[wc] Re: esoteric lessons for the first class and race
- --- In firstname.lastname@example.org, Peter Staudenmaier
>anthroposophists who drop in on this forum from time to time under
> Steinar wrote:
> > it looks like nobody trusts anybody
> > here. All these hate-cults and killer-cults around make internet forum
> > users see enemies all over the places.
> As far as I can tell, this is indeed one of the aims of the various
imagined identities; they seem to be trying to corrode the basic
procedures of an email list and sow distrust and promote confusion. I
think the best way to deal with this is to focus on the claims put
forward by any listmate, rather than the personalities behind those
>Waldorf and of anthroposophy view anthroposophists as "enemies". This
> One of the more revealing of Steinar's claims is that critics of
is, for what it's worth, exactly how many Waldorf advocates and many
anthroposophists view us. This unfortunate tradition extends back to
Rudolf Steiner himself. Criticism, in the anthroposophist view, is a
The problem is where is the neutral territory. God is on both sides.
The Lord of the universe knows every persons history because He is them.
Its called a leela in Hinduism which is where curved space takes us
back to. The vedic texts and quantum physics takes us back there and
so does the Tao. He followed the Tao to get here.
Hello again !
>"laypeople": they need to be talked down to and treated like children
> > Because we do not have the acumen, knowledge, erudition and insight,
> > so you have to be patient with us like with your own children.
> That is a handy summary of the standard anthroposophist view of
if they are ever to grasp the profound Wisdom of anthroposophy. It is
also, interestingly enough, a pretty good summary of anthroposophist
attitudes toward learning about history: Steinar's position is that in
order to make even basic sense of historical material, a special and
rare level of acumen, knowledge, erudition and insight are required.
>neither trained scholars nor anthroposophists and thus are presumably
> That notion is foolish. Lots and lots of people -- people who are
"laypeople" in Steinar's sense -- routinely figure out historical
questions by paying attention to the issues involved and informing
themselves when necessary through readily available means. Consider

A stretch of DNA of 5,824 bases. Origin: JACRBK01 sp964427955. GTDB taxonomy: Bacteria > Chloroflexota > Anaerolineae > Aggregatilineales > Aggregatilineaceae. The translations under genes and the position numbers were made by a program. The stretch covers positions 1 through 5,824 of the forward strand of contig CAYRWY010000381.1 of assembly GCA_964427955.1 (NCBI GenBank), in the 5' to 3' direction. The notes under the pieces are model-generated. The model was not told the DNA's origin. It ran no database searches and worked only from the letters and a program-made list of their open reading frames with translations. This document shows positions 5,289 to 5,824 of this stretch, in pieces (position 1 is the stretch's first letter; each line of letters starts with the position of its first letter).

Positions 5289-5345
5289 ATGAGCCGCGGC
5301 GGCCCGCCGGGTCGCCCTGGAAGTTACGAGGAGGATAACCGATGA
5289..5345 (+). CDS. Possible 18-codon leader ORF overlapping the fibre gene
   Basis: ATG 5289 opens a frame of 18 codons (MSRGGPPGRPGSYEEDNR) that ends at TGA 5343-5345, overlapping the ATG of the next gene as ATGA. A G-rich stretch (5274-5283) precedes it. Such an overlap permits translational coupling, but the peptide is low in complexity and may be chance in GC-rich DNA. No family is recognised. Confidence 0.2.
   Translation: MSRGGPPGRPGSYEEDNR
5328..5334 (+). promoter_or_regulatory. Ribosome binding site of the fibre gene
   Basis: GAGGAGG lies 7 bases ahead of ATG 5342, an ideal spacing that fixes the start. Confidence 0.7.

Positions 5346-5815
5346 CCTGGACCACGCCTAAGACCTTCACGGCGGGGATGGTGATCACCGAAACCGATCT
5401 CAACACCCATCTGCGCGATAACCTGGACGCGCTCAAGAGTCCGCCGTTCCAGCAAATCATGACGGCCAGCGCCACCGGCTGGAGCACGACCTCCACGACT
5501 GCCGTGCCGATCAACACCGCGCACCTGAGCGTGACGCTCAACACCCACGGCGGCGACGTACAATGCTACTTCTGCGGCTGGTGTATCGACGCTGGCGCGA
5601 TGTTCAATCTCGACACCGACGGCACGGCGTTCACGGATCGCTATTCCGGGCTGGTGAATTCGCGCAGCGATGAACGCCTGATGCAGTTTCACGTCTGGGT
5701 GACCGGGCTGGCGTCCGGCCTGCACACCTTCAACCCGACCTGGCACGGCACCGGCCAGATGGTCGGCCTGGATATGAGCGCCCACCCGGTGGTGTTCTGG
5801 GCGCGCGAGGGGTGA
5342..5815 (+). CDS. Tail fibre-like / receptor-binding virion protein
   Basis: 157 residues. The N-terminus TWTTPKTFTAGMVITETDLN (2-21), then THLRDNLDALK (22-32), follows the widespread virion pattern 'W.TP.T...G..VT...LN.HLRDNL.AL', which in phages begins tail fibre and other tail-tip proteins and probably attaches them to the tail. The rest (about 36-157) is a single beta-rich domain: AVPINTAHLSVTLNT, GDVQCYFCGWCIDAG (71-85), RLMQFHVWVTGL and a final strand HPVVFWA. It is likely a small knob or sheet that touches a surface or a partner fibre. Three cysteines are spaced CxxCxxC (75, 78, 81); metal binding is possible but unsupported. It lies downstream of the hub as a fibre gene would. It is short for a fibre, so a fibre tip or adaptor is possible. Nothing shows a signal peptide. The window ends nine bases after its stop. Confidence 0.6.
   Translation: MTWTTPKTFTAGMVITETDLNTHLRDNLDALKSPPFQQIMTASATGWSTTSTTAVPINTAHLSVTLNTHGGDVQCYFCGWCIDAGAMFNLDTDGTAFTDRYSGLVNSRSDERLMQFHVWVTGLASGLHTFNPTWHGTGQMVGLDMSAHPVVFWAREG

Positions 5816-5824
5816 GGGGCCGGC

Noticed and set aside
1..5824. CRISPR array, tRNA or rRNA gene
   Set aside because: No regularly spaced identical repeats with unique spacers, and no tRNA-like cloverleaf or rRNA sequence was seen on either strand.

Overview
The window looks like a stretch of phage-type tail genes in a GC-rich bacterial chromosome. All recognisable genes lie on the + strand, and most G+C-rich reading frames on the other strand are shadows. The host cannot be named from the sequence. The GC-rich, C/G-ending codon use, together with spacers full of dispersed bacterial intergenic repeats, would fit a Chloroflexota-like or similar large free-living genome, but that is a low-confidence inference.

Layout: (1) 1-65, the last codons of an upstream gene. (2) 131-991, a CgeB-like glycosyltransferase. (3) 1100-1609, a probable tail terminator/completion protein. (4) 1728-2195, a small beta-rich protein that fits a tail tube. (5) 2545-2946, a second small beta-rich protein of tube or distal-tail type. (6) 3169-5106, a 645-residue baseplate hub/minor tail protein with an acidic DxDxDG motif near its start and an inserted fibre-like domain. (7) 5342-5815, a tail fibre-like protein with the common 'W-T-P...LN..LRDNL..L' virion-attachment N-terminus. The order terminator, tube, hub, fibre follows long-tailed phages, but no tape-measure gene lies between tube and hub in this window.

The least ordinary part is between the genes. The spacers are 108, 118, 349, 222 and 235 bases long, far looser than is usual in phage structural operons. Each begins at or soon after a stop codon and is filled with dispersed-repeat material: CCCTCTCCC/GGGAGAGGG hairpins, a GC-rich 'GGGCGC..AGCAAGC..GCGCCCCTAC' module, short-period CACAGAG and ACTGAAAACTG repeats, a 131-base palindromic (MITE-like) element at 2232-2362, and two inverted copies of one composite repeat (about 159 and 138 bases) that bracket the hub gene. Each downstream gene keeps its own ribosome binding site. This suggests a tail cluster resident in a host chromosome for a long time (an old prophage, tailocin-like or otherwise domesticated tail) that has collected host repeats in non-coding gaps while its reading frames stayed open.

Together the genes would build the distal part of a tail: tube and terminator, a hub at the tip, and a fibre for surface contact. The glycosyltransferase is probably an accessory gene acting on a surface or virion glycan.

Steinar's own example: His stance was that he was unable to
distinguish geographic continents, racial categories, and
chronological periods, and that in order to do so, he would need to
read numerous books in foreign languages.
>however, fit a remarkable number of anthroposophist sympathizers who
> That description does not fit the "laypeople" I know. It does,
show up on this list, and who often tend to throw their hands up in
the air when confronted with even simple and straightforward questions
about historical matters, among many other matters.
>anthroposophist, Frank Smith, appears to have fallen for it --
> I think this episode -- not to mention the fact that at least one
illustrates remarkably well the way a number of anthroposophists
approach public discussion not just of their own worldview, but of
pretty much everything. Summery Saturday greetings to all,
> Peter Staudenmaier
> Need to know now? Get instant answers with Windows Live Messenger.
- Baandje wrote:
> I just hope you and the others were right about who that really was,I don't see why that would matter. I don't have the faintest idea who Steinar was, except for the obvious fact that his stated identity was fictional. When things like that happen, the best approach, in my view, is to focus on the arguments put forward rather than the supposed personalities behind them, real or imaginary. The two interesting things about this particular incident were that at least one anthroposophist who reads this list, Frank Smith, was taken in by this ruse, and that the claims Steinar put forward speak volumes about anthroposophist perceptions of critical discussion of anthroposophy. Among many other reasons, these things are important because they underscore yet again the crucial differences between credulous reading and critical reading, a longstanding and fundamental point of contention between Waldorf admirers and Waldorf critics. It is, for example, central to the various attempts to engage Baandje himself in meaningful discussion, not to mention Brad et al. In that sense, it can even be helpful once in a while to have folks like Steinar wander in; it presents a kind of reality check and an object lesson in basic discernment for all readers of the list. Greetings,
> because y'all chased the poor dude away for good, apparently.
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